Thawing of Canadian Life Settlement Market – Pro Consumer Developments for Canadian Policyholders - Finally

by Paul Tyers, President of Life Insurance Liquidity Options Inc. | February 14, 2018 Leave a Comment

Canadian Happy CoupleWhile Canadian snowbirds are soaking up the sunshine and warmth in the southern US, many can’t help but notice the availability of products in the south which they can’t get in the north.  Life settlements are a financial solution that Canadians see advertised on U.S. television and radio stations etc., yet they rarely hear about in Canada.  This is because the U.S. and Canadian life insurance sectors have taken different paths historically, with the American one heading in a decidedly more consumer-oriented direction.  Fortunately, for Canadian consumers, this is beginning to change.

Historically, the U.S. legal system has strongly supported consumer’s rights.  An underpinning of the U.S. life settlement market was the landmark Grigsby v. Russell decision in 1911 where the Supreme Court ruled that life insurance is personal property that can be bought and sold.  Today, U.S. seniors are made aware through articles, seminars, and advertising that there are alternatives to letting their policies lapse, including a life settlement at market value. The Supreme Court’s early decision, coupled with free market competition and consumer minded regulation, has provided choice and benefits to the U.S. consumer.

Until mid-2017, the Canadian story was much different.  While the wording in Canadian life insurance contracts includes the rights to transfer policy ownership and make beneficiary changes, the life insurance sector stifled secondary market demand.  How was this done?  The insurance companies successfully lobbied provincial regulators in six provinces in the 1930’s to limit those who had the right to purchase policies, or facilitate the purchase of policies, to the insurance companies or their duly authorized agents.  As a result, the rights of the consumer have been limited by not having a free, active, secondary market for insurance policies.  A market of prospective sellers without prospective buyers could never result in an open market with fair pricing!    

However, one of the nationally registered fraternal life insurers has recognized the need for Canadian consumers to have the right to sell, borrow against, or transfer the rights of their insurance assets to others.  By entering into a Duly Authorized Agent agreement with a Canadian life settlements company in mid-2017, they effectively opened a small but active secondary market for all Canadian policy owners to seek an alternative to lapsing their unwanted insurance policies.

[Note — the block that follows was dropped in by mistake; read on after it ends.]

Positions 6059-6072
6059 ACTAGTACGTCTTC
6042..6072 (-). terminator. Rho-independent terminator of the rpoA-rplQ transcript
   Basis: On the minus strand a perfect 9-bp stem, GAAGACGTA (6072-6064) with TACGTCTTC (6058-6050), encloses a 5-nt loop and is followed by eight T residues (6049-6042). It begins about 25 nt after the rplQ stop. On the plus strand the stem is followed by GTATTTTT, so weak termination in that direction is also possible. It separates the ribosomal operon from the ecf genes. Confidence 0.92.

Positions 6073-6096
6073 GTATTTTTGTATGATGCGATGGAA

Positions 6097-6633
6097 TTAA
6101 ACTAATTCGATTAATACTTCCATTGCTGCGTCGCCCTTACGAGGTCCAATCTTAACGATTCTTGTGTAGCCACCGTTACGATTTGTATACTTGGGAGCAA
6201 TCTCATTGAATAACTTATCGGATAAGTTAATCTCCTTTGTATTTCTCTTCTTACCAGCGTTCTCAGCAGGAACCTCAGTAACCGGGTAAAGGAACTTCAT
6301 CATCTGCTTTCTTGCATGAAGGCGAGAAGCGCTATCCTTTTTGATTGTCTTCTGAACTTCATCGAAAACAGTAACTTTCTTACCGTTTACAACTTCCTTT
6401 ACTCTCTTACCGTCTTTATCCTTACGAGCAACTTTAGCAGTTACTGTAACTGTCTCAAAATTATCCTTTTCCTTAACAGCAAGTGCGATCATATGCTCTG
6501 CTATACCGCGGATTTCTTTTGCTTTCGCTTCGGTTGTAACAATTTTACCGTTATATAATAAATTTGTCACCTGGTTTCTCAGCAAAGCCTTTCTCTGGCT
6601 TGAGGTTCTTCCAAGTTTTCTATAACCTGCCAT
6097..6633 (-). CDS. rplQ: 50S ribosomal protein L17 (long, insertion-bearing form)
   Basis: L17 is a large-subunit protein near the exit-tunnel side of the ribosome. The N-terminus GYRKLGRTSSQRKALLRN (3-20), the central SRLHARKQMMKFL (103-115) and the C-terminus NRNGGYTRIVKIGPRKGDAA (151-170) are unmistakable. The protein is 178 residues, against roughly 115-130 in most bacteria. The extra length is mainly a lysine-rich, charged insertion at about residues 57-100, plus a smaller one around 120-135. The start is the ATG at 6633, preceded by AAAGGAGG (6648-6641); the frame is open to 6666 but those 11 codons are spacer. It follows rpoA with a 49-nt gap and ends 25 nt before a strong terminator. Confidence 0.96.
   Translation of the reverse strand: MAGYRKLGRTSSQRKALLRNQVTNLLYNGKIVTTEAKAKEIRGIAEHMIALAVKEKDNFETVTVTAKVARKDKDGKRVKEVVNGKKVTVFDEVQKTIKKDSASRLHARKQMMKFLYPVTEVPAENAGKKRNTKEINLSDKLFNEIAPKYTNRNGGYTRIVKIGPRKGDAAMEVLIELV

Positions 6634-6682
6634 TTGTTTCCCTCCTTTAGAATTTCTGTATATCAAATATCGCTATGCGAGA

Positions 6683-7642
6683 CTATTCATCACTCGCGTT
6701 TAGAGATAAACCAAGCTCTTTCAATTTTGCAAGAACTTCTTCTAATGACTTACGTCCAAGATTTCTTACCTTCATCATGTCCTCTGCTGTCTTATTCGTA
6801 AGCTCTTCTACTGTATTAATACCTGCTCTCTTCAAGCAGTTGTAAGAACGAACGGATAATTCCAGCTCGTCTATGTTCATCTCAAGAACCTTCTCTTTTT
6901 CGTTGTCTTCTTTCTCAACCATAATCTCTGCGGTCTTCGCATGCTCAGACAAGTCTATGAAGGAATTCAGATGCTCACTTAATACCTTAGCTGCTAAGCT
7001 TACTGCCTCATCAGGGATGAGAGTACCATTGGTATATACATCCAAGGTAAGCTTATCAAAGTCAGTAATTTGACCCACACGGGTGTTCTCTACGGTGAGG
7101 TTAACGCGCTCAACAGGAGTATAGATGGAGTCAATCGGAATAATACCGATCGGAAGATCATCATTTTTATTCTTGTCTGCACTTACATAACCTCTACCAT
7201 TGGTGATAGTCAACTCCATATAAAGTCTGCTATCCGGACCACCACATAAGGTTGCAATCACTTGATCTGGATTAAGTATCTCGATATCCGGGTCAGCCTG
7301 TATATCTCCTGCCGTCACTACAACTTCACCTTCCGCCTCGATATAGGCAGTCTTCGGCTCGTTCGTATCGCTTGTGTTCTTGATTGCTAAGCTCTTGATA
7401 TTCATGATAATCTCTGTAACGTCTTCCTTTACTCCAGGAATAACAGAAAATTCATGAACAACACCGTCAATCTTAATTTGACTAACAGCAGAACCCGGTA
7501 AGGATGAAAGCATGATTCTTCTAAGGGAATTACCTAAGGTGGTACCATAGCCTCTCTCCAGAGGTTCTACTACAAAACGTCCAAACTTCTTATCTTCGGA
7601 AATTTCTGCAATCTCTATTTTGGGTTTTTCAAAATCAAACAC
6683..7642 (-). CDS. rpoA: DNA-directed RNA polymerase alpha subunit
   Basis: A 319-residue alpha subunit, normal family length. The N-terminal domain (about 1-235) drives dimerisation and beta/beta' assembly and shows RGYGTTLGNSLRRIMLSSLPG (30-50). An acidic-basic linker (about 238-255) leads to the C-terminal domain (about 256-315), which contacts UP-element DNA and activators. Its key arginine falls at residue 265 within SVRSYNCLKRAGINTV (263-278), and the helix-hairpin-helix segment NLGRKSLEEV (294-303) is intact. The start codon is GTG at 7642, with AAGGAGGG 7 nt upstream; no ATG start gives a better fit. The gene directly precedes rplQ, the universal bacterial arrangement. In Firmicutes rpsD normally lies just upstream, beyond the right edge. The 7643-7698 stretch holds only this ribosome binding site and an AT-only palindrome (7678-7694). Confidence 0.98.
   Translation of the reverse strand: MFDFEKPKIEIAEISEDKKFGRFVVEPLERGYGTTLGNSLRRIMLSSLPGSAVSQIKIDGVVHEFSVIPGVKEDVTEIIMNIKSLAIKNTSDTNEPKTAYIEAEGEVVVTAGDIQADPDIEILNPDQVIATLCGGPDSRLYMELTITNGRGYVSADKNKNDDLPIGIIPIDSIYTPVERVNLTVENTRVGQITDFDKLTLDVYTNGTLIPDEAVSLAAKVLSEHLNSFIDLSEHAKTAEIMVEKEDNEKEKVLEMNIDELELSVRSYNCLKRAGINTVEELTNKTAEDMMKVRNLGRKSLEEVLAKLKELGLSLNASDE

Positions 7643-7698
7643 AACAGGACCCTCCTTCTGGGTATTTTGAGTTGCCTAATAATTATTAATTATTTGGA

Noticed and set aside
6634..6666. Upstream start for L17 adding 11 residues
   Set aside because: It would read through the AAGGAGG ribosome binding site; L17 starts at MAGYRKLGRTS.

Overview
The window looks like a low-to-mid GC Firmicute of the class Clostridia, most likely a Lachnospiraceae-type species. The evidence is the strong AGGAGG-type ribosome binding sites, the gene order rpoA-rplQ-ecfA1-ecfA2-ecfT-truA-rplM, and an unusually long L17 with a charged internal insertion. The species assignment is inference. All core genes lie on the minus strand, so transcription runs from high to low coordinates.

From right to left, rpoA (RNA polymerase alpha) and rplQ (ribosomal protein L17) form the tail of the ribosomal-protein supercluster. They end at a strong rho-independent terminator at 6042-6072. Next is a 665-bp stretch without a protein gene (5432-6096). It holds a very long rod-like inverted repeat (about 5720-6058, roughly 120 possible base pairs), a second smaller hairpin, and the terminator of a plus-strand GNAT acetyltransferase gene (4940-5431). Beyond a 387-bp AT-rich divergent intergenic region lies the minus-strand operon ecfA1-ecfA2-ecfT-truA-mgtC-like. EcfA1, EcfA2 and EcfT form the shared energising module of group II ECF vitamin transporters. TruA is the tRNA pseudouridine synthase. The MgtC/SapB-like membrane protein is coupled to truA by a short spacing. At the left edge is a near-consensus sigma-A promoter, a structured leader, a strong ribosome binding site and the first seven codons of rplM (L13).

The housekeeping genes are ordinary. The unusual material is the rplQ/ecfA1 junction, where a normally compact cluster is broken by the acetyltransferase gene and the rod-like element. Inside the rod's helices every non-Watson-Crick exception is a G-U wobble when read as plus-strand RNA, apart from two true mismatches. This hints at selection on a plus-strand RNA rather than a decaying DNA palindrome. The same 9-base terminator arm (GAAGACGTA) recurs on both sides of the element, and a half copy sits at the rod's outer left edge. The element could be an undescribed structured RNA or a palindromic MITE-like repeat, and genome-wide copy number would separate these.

There were also some very positive developments in Canadian life settlement regulation during 2017. On October 3, 2017, Mike Colle, a member of the provincial parliament in Ontario, introduced Bill 162 which aims to amend the Insurance Act of Ontario. This Bill seeks to open the market for purchasers to meet the supply from interested sellers. Bill 162 has passed its second reading in provincial parliament and is scheduled for a third in February, bringing it closer to becoming law. A positive ruling would further open the market for Life Settlements in Ontario and set an important legal precedent.

Until recently, the insurance carriers have had almost oligopolistic powers in the secondary market for Canadian life insurance. Depending on the contract, the carriers would offer the consumer a Cash Surrender Value in return for policy surrender, or in some extreme health situations, a modest advance against the death benefit.  However, after a “prolonged winter”, the Canadian life settlements sector views the beginning “thaw” in the secondary market with cautious optimism and is crossing its fingers for continued improvement.  

A strong secondary market for life insurance assets levels the playing field for consumers by providing them with a “fair market bid” for their policies. Nevertheless, it will take quite some time before seniors become fully aware of their options. The secondary market has been frozen for so long that financial professionals and consumers alike have become accustomed to “selling” back their polices to the insurance company that issued them – typically for the Cash Surrender Value only.

If you are an owner of a Canadian issued life insurance policy who has been considering whether it is worthwhile continuing to pay the premiums on your policy, please check out the educational material posted on the Life Insurance Settlement Association (LISA) website.  There is a wealth of information available to help you determine if a life settlement could be right for you. 

About the Author 

Paul Tyers is President of Life Insurance Liquidity Options Inc., a life settlements provider which has partnered with a registered Canadian insurer to help Canadians realize the fair market value for their life insurance policies. A Chartered Professional Accountant (CPA), Chartered Accountant (CA), Certified Financial Planner (CFP) and a winner of numerous Canadian financial planning awards, Paul is passionate about educating Canadian consumers about financial planning strategies, including life settlements.